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Mon, 29 Nov 2004
Growl vs Jabber?

Sometime last week I discovered remote growl, which looks to be really useful. I'd like to have some cron jobs on the Debian boxes that I use as servers, and have them report stuff to my PowerBook via growl.

A few days later I discovered this post on a network packet format for Growl. It was neatly juxtaposed with a rant on Jabber. Of course, I then started thinking about how what I really want isn't Growl, it's for jabber and clients, etc to shape up to the point where I could use Jabber to do much of what I'd use remote growl for. Sure, under some circumstances I'd prefer that my traffic not go through a public XMPP server, but I could always run one inside the firewall for that slice of my traffic. There's even a command line tool, sendxmpp, that would be the perfect basis for doing this from cron/scripts/etc. The problem is that there isn't a client in sight that can do some of the cool stuff that Joe mentioned to me. Having the best, most capable protocol is irrelevant if you don't actually have good software that implements it.

At least the Adium boys are increasing their Jabber support, particularly group chats. Selective presence sure would be nice.

[23:36] | [computers/internet] | # | TB | F | G | 9 Comments | Other blogs commenting on this post

It's funny seeing this come full circle.  In the late eighties I worked on MIT Project Athena's Notification Service, called Zephyr.  Not only did the term "instant messaging" come rather later, that aspect of it was not part of the design - Zephyr was originally implemented to notify users of specialized system-related things.  After all, in a complex distributed system, how do you figure out who cares about what components? In this case, the answer was a subscription triple, and when you engaged a service you also "subscribed" to messages for that instance of the service (for example, the fileserver name or the printer name, tied to a category.) Then a fileserver outage would be announced to the subscription, and go to the right people.  Likewise, you had individual messages (so you could get notified when your print job was done.)  There was an initial pop-up-window client, and other more text-oriented ones later. Since the initial client had a scripting language and stylesheet system, all later ones have as well. In the early nineties, instant messaging "bloomed" out of this - people could send personal messages with it, and "chat" channels happened as a side effect of the existence of subscriptions and some generous ACLs.  (Oh yes, it had ACLs and kerberos-based authentication from day one.)

So when I first saw Growl, I thought "just like windowgrams" and used the python library to toss messages to it from my existing client.  Don't know how well it works, Growl wedged my windowserver, I determined that it was reproduceable, reported it, and never fired it up again...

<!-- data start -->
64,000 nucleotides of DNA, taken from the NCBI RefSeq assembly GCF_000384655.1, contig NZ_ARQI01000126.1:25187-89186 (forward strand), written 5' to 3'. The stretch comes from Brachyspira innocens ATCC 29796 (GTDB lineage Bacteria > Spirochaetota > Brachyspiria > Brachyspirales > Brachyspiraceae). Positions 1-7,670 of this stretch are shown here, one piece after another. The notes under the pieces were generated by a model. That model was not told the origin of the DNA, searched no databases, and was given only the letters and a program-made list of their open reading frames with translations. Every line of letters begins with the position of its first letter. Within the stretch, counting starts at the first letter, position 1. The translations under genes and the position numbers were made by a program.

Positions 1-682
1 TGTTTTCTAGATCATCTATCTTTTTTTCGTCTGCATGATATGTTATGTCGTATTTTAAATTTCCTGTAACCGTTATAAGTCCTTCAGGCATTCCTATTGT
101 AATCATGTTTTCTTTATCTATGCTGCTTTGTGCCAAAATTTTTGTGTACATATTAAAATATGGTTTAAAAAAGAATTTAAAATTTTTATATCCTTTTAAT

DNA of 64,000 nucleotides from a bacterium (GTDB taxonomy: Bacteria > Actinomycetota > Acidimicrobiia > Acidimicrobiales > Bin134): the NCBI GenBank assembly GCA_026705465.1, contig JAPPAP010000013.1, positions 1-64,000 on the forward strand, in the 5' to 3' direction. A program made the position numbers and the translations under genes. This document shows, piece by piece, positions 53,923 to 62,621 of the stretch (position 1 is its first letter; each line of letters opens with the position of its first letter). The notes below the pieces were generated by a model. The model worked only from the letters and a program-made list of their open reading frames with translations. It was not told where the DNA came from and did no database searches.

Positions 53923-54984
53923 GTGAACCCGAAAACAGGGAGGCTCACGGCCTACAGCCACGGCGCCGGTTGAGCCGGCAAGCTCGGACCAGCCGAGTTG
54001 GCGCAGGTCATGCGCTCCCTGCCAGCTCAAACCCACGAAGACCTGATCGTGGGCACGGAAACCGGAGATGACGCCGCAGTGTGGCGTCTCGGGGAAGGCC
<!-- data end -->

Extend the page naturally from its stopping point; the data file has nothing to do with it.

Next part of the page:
When I look at jabber/xmpp, I don't compare it to AIM or MSN because I don't use those.  I compare it to zephyr, and it comes up short - on authentication, on inter-server communication, on endpoint naming (I want messages to come to my identity, not an instance of a client, even AIM is supposed to have fixed this...) I've had a hard time explaining this to people who come from big-server-IM systems (I had a hard time at IETF IMPP meetings, and didn't have time to try with the later XMPP effort) and none of the zephyr users or admins I've talked to see jabber as a credible replacement for what we do with zephyr, even if it becomes a competitor to what people do with AIM.  This is, as you can probably tell, frustrating... Zephyr has it's share of problems, and it would be nice to be able to move along with the mainstream, it just seems to have missed so much that seems obvious.

Sorry for getting quite so far off on a tangent, there... the point is that yes, system notifications are what this kind of thing is really good for, and we've known that for 15 years :-)
Posted by
Mark Eichin at Tue Nov 30 22:33:56 2004

Now, to answer your other questions (Peter does a good job of addressing Mark's misconceptions about Jabber/XMPP). There is a short list of recommended clients at http://www.jabber.org/software/clients.php but not a full feature matrix. The feature matrix would need to be fairly large -- see the feature matrix we use for servers at http://www.jabber.org/software/serverdetail.php?projectID=2 and so on -- and it is a lot of work to gather that level of information for the dozens of Jabber clients in existence. However, I will make that a priority for early 2005. Yes, it would be nice to have one client that does 1-to-1, groupchat, system alerts (that's really a jabber message of type 'headline', but you need to be able to manage the alert sources and it would be best to do that with pubsub, which is just starting to mature), voice, and video. Most advanced Jabber clients do the first three, plus file transfer. Voice and video have not been tackled yet because they're not exactly straightforward and (see previous comment) these clients are all open-source. Feel free to request features and submit bugs for your Jabber clients of choice, however. Developers appreciate that rather than vague complaints that "Jabber sucks compared to Zephyr or Growl".
Posted by Peter Saint-Andre at Wed Dec 1 10:05:43 2004

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